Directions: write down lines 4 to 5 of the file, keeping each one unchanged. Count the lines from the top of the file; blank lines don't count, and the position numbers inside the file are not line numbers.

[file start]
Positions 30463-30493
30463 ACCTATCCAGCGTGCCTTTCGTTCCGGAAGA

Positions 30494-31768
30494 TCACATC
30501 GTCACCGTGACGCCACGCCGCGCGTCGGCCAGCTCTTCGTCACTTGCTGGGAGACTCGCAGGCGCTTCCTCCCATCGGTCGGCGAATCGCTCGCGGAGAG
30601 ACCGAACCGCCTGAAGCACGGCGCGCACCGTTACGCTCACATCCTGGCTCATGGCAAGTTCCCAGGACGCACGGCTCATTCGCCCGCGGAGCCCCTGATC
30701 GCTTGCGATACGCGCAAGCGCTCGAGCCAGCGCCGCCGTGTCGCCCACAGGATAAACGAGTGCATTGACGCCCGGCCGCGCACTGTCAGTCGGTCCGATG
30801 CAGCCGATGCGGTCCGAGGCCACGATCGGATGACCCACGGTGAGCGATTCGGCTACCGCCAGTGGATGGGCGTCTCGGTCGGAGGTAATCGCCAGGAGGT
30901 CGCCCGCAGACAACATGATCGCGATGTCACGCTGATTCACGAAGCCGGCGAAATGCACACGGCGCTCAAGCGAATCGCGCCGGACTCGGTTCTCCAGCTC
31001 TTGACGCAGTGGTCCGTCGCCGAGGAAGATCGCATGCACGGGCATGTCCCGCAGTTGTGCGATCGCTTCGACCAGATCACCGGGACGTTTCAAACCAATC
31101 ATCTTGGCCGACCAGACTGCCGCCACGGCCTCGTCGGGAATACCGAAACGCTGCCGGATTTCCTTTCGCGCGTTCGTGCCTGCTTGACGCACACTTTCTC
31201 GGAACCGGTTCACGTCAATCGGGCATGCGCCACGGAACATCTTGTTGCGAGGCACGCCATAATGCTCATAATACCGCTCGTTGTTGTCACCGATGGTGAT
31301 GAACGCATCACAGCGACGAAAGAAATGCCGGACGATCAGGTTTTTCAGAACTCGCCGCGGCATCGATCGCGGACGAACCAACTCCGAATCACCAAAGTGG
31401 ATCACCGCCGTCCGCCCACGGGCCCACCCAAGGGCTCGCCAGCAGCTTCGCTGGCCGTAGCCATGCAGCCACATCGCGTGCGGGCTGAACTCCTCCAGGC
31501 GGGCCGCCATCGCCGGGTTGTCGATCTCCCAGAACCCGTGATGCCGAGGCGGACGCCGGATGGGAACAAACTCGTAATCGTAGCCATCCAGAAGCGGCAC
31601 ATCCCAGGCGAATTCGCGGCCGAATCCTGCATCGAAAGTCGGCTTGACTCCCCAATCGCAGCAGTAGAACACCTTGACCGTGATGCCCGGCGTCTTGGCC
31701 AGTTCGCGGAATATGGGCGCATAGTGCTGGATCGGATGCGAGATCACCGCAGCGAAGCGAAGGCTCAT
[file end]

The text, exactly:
30494 TCACATC
30501 GTCACCGTGACGCCACGCCGCGCGTCGGCCAGCTCTTCGTCACTTGCTGGGAGACTCGCAGGCGCTTCCTCCCATCGGTCGGCGAATCGCTCGCGGAGAG